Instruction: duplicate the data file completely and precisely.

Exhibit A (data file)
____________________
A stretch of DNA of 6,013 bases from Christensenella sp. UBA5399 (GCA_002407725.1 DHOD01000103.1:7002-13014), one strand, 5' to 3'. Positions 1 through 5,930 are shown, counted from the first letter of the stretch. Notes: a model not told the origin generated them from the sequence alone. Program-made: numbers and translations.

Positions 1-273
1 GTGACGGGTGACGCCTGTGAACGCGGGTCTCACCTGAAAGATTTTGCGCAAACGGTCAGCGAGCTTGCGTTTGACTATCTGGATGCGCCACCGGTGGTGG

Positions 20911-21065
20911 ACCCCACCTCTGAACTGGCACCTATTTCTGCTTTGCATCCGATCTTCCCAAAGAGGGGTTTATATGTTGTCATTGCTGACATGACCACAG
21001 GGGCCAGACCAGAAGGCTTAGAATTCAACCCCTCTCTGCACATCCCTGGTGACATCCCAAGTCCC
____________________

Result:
A stretch of DNA of 6,013 bases from Christensenella sp. UBA5399 (GCA_002407725.1 DHOD01000103.1:7002-13014), one strand, 5' to 3'. Positions 1 through 5,930 are shown, counted from the first letter of the stretch. Notes: a model not told the origin generated them from the sequence alone. Program-made: numbers and translations.

Positions 1-273
1 GTGACGGGTGACGCCTGTGAACGCGGGTCTCACCTGAAAGATTTTGCGCAAACGGTCAGCGAGCTTGCGTTTGACTATCTGGATGCGCCACCGGTGGTGG

Positions 20911-21065
20911 ACCCCACCTCTGAACTGGCACCTATTTCTGCTTTGCATCCGATCTTCCCAAAGAGGGGTTTATATGTTGTCATTGCTGACATGACCACAG
21001 GGGCCAGACCAGAAGGCTTAGAATTCAACCCCTCTCTGCACATCCCTGGTGACATCCCAAGTCCC